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Immediate and Long-Term Outcome of Acute H2S Intoxication Induced Coma in Unanesthetized Rats: Effects of Methylene Blue.

Sonobe T, Chenuel B, Cooper TK, Haouzi P - PLoS ONE (2015)

Bottom Line: The aim of our study was to 1--describe the immediate and long-term neurological effects following H2S-induced coma in un-anesthetized rats, and 2--determine the potential benefit of methylene blue (MB), a compound we previously found to counteract acute sulfide cardiac toxicity.The treated animals displayed a significantly higher occurrence of spatial search than the non-treated animals.However, a similar proportion of cortical necrosis was observed in both groups, with a milder clinical presentation following MB.

View Article: PubMed Central - PubMed

Affiliation: Department of Medicine, Division of Pulmonary and Critical Care Medicine, Pennsylvania State University, College of Medicine, Hershey, PA, United States of America.

ABSTRACT

Background: Acute hydrogen sulfide (H2S) poisoning produces a coma, the outcome of which ranges from full recovery to severe neurological deficits. The aim of our study was to 1--describe the immediate and long-term neurological effects following H2S-induced coma in un-anesthetized rats, and 2--determine the potential benefit of methylene blue (MB), a compound we previously found to counteract acute sulfide cardiac toxicity.

Methods: NaHS was administered IP in un-sedated rats to produce a coma (n = 34). One minute into coma, the rats received MB (4 mg/kg i.v.) or saline. The surviving rats were followed clinically and assigned to Morris water maze (MWM) and open field testing then sacrificed at day 7.

Results: Sixty percent of the non-treated comatose rats died by pulseless electrical activity. Nine percent recovered with neurological deficits requiring euthanasia, their brain examination revealed major neuronal necrosis of the superficial and middle layers of the cerebral cortex and the posterior thalamus, with variable necrosis of the caudate putamen, but no lesions of the hippocampus or the cerebellum, in contrast to the typical distribution of post-ischemic lesions. The remaining animals displayed, on average, a significantly less effective search strategy than the control rats (n = 21) during MWM testing. Meanwhile, 75% of rats that received MB survived and could perform the MWM test (P<0.05 vs non-treated animals). The treated animals displayed a significantly higher occurrence of spatial search than the non-treated animals. However, a similar proportion of cortical necrosis was observed in both groups, with a milder clinical presentation following MB.

Conclusion: In conclusion, in rats surviving H2S induced coma, spatial search patterns were used less frequently than in control animals. A small percentage of rats presented necrotic neuronal lesions, which distribution differed from post-ischemic lesions. MB dramatically improved the immediate survival and spatial search strategy in the surviving rats.

No MeSH data available.


Related in: MedlinePlus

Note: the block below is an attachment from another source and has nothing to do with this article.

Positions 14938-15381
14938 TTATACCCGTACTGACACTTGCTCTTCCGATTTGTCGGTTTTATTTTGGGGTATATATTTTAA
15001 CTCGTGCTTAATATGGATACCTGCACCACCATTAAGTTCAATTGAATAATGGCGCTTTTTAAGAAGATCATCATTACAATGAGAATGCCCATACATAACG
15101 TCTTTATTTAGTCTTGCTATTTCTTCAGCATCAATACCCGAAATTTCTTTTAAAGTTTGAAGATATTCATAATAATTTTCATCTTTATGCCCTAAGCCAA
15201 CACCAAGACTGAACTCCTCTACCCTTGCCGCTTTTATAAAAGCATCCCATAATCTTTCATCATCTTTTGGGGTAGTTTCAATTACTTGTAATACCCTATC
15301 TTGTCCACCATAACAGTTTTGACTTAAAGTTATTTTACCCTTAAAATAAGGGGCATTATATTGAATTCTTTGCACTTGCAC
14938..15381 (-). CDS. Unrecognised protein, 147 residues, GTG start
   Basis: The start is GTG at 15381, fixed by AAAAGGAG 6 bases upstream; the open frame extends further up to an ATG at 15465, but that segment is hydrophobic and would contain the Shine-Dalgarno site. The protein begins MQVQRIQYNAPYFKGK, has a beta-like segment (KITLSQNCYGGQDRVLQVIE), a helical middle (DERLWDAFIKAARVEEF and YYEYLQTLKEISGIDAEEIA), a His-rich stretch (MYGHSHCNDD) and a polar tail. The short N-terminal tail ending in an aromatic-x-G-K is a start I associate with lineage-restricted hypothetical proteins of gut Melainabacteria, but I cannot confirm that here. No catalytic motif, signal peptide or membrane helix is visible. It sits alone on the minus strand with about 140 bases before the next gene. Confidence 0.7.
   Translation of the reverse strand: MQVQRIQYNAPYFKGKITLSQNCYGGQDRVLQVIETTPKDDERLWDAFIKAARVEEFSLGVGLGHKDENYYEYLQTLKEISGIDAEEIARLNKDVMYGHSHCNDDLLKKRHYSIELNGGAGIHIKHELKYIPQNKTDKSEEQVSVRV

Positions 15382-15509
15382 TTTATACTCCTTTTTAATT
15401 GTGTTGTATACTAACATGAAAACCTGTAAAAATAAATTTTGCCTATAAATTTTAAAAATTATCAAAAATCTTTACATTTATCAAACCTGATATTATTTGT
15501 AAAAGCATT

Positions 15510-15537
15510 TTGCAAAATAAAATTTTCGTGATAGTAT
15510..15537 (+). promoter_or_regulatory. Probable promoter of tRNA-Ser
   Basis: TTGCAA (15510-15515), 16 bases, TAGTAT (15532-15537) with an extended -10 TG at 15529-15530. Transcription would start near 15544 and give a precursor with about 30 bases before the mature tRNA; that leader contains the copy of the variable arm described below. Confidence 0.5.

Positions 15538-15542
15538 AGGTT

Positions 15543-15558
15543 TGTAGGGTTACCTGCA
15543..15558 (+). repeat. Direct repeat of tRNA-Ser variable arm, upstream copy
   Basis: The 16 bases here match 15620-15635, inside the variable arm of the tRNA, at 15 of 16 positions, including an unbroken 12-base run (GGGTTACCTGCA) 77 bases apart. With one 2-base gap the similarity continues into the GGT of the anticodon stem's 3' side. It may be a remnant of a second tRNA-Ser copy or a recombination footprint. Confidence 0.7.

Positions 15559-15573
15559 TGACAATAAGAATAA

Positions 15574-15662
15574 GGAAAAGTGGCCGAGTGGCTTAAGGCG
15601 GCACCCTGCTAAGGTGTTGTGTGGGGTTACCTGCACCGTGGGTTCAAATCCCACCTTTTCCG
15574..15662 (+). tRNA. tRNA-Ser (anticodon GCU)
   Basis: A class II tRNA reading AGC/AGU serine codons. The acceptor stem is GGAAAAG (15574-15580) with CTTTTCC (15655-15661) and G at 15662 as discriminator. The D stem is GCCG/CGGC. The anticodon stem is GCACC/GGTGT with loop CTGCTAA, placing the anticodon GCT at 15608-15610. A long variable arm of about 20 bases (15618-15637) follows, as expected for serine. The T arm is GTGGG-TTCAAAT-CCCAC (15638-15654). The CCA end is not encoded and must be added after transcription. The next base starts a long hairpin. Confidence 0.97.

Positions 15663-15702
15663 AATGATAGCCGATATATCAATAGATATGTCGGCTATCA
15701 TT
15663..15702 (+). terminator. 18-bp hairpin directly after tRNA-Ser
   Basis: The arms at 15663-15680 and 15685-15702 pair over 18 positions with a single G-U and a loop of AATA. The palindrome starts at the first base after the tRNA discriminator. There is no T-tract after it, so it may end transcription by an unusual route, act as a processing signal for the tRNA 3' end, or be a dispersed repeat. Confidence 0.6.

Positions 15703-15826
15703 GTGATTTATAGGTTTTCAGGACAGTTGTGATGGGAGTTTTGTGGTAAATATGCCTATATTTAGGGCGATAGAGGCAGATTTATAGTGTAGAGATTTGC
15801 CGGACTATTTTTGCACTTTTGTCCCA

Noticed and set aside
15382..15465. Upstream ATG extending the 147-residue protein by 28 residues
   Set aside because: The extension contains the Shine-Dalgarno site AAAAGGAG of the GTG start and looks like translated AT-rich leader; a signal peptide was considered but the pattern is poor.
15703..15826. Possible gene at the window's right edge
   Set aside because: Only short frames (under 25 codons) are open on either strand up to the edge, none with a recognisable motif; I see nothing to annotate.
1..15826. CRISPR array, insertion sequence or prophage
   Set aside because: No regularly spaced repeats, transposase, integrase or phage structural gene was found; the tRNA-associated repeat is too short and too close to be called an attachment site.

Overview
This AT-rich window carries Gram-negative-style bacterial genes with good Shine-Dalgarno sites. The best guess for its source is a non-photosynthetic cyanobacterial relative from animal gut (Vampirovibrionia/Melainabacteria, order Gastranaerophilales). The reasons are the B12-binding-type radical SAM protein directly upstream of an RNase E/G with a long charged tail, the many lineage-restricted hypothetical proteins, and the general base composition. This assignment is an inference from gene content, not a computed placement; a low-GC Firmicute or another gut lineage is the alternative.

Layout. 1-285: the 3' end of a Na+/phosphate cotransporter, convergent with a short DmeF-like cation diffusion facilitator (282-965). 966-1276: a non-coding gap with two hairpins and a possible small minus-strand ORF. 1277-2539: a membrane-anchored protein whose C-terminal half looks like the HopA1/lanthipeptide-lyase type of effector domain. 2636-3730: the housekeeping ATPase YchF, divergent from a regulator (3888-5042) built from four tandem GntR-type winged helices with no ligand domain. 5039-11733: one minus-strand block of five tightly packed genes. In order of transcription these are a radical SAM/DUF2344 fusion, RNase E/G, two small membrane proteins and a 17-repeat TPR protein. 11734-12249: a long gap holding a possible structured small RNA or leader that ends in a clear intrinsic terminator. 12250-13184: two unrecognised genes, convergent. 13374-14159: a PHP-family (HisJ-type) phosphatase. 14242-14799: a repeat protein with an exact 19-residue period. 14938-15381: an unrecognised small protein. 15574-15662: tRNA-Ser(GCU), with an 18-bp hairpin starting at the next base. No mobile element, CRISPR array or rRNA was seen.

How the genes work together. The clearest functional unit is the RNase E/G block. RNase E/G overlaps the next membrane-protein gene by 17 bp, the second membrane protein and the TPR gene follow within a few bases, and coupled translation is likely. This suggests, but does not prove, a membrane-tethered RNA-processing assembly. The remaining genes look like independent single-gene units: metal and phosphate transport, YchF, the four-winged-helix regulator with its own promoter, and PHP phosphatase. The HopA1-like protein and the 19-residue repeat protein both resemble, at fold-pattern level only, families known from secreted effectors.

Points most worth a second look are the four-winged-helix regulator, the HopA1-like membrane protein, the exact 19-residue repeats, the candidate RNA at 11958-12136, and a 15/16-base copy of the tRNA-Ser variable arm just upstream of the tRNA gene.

Immediate outcome in keeping with the number of intra-peritoneal NaHS injections required to produce a coma.There was no difference in the mortality whether 1, 2 or 3 injections were administered. Of note is that the 2 rats that were unable to swim in the H2S groups belonged to the rats that received 3 IP injections.
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pone.0131340.g003: Immediate outcome in keeping with the number of intra-peritoneal NaHS injections required to produce a coma.There was no difference in the mortality whether 1, 2 or 3 injections were administered. Of note is that the 2 rats that were unable to swim in the H2S groups belonged to the rats that received 3 IP injections.

Mentions: Whenever a coma occurred, its characteristics were very stereotypical and similar whether the coma was produced after one, two or three NaHS injections (Fig 3). Typically within one minute following NaHS administration, rats started to present signs of motor agitation, grooming their nose and eyes, along with a tachypnea, while a typical smell of rotten-eggs was detectable. Following this initial phase, all animals rapidly (i.e. within one to 2 minutes) stopped their spontaneous locomotor activity with a phase of muscle hypotonia, starting with the forelimbs. The rats lost their righting reflex and became unresponsive (loss of response to hand clapping or air puffing) around 3 min. Then the animals clearly reduced their breathing frequency leading to irregular ventilation. The latter led to recurrent episodes of apnea and gasping (large and slow breaths). This severe depression in breathing was very often associated with a loss of the corneal reflex. The mechanism of death was a cardiac arrest (disappearance of cardiac pulses) that occurred during this phase of gasping (around 7 minutes after injection). In most rats, gasping was still produced while cardiac pulsations disappear. In the surviving rats, the phase of coma was rather short, lasting on average 3.8 ± 1.0 min (from 2 to 5.6 min). The animals remained unable to use their limbs for a longer period: forelimb hypotonia/paralysis, preventing any efficient grasping or grabbing, lasted 14.6 ± 6.8 min. The animals progressively recovered the mobility of the hindlimbs first, followed by the forelimbs.